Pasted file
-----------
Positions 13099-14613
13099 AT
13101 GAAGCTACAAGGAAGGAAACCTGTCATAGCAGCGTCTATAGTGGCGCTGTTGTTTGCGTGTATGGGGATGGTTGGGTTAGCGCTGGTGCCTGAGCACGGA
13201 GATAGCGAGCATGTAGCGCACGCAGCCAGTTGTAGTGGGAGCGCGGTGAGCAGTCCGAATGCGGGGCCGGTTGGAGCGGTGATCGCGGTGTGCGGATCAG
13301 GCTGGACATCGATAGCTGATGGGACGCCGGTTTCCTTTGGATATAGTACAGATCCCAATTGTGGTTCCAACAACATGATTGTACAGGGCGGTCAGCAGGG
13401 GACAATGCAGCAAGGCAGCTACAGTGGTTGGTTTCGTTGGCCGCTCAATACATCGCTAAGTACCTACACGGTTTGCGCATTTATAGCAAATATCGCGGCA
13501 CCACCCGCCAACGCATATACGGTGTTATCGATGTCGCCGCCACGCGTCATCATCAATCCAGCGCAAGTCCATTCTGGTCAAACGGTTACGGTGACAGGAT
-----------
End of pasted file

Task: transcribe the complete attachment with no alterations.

Positions 13099-14613
13099 AT
13101 GAAGCTACAAGGAAGGAAACCTGTCATAGCAGCGTCTATAGTGGCGCTGTTGTTTGCGTGTATGGGGATGGTTGGGTTAGCGCTGGTGCCTGAGCACGGA
13201 GATAGCGAGCATGTAGCGCACGCAGCCAGTTGTAGTGGGAGCGCGGTGAGCAGTCCGAATGCGGGGCCGGTTGGAGCGGTGATCGCGGTGTGCGGATCAG
13301 GCTGGACATCGATAGCTGATGGGACGCCGGTTTCCTTTGGATATAGTACAGATCCCAATTGTGGTTCCAACAACATGATTGTACAGGGCGGTCAGCAGGG
13401 GACAATGCAGCAAGGCAGCTACAGTGGTTGGTTTCGTTGGCCGCTCAATACATCGCTAAGTACCTACACGGTTTGCGCATTTATAGCAAATATCGCGGCA
13501 CCACCCGCCAACGCATATACGGTGTTATCGATGTCGCCGCCACGCGTCATCATCAATCCAGCGCAAGTCCATTCTGGTCAAACGGTTACGGTGACAGGAT